Showing posts from 2022

Coastdown Testing Revisited

  In my previous post about measuring changes in drag , I discounted coastdown testing as an unreliable method. I called it that because I had tried coastdowns several times and never got usable results. There were several reasons for this that I have been thinking about recently as I search for a method of measuring drag changes on my car. First, I was not good about keeping test parameters consistent; second, the tests themselves were not constructed properly; and third, I was trying to use the test results to calculate things (like drag coefficient) that relied too much on assumptions and were too small to reliably figure from this sort of testing on public roads, which naturally has high variability.   I decided to revisit coastdown testing and see if I could design and execute a test in such a way that the results could be trusted and could show me whether the aerodynamic drag of my car has changed. Here's how I did it, and how you can too.   Concept   The concept behind coast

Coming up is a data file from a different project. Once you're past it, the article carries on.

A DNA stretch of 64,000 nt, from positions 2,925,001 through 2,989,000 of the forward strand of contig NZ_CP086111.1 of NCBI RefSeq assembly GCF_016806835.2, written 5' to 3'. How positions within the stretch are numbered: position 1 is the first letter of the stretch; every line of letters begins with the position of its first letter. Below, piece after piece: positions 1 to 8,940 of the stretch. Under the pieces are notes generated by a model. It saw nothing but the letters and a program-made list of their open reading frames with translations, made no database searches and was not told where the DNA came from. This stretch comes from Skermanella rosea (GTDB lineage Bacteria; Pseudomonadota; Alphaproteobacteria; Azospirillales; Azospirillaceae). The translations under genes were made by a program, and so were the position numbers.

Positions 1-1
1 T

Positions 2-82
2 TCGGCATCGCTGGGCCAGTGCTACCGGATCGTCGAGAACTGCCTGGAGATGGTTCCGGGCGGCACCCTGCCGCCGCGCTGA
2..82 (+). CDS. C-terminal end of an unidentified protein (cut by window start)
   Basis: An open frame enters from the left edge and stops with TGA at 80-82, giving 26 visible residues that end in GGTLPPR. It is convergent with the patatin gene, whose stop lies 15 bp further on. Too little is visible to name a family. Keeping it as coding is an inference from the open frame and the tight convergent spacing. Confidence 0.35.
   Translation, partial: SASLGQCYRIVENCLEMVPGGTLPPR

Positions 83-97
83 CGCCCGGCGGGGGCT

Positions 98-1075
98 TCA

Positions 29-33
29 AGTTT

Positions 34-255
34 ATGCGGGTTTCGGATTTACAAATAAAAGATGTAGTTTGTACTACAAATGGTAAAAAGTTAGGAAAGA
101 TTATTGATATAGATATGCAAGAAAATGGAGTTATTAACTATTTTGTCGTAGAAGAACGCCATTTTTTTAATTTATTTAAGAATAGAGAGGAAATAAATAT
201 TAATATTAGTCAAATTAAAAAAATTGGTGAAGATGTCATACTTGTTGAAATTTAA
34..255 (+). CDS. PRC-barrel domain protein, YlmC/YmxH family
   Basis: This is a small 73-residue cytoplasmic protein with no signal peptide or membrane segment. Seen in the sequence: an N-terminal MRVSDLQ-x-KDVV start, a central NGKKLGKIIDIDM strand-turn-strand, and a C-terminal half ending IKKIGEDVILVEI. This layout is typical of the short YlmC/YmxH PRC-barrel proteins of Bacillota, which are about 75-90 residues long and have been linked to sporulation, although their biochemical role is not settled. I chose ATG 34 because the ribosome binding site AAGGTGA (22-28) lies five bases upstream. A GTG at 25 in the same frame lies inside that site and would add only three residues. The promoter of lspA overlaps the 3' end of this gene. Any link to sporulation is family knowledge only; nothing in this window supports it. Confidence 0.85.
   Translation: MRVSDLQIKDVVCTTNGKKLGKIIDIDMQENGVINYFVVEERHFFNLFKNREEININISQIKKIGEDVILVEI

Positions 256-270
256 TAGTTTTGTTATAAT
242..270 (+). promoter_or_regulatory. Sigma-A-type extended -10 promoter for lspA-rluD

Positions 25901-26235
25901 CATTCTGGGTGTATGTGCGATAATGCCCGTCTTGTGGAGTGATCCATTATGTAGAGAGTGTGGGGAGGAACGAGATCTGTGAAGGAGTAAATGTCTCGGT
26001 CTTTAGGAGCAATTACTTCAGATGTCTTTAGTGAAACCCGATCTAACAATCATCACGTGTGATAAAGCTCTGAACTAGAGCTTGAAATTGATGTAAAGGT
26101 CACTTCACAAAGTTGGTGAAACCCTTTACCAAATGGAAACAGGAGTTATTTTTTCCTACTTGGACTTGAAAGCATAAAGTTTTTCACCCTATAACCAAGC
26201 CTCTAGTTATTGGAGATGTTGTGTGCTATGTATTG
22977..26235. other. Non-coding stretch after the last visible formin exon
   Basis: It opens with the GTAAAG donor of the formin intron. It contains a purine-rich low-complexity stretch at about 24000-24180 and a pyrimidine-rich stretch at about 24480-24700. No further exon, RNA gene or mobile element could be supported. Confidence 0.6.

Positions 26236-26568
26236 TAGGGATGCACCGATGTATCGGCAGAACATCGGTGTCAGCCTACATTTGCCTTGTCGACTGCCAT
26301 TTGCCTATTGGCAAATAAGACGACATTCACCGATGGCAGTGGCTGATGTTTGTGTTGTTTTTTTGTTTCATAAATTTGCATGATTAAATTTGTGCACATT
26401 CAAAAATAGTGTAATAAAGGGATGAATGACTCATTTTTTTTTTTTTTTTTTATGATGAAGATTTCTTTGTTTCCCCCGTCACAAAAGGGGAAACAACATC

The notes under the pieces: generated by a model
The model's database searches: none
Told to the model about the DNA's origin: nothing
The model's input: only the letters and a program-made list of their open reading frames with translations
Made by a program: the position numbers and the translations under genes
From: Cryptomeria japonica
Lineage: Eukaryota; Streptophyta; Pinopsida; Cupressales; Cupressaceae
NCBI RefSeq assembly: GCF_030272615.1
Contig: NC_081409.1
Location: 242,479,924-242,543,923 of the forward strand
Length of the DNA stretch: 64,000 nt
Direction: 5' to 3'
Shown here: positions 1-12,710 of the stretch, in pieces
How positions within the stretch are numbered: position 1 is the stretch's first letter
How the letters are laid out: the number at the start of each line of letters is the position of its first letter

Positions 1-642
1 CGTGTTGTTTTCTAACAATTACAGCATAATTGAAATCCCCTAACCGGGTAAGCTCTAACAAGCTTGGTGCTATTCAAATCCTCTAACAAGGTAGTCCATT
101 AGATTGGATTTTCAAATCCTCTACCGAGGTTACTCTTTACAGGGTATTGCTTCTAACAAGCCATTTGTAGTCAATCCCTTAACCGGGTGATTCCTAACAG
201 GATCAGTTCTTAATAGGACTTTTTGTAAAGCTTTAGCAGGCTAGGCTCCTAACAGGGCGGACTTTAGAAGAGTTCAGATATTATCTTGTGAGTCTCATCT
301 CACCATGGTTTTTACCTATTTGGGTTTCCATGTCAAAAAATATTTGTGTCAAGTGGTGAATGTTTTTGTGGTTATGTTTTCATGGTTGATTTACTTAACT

Testing and Improving Stability: Part 2

Fences are commonly affixed to racing cars; road cars, not so much. What will they do here? Only one way to find out. Last time , I wrote a little about the difference between steady and dynamic directional stability in car aerodynamics. I only scratched the surface of this very complicated subject, but I was able to find, through testing, the effect of adding rear fins on my Prius’ steady stability (as measured by steering wheel angle) in a constant crosswind.   After finding that I could add an X-gauge to my Scangauge computer that would read the car’s steering angle sensor, I decided to try some more tests to see what various modifications do to the crosswind stability. Fortunately, here in the Midwest it is often quite windy, giving lots of opportunity for testing.   I first spent a few weeks driving around with the STA X-gauge displayed and noted that when the car is going straight down a level, straight road, it reads +1.6 ° (that is, the wheel is turned slightly to the left, tow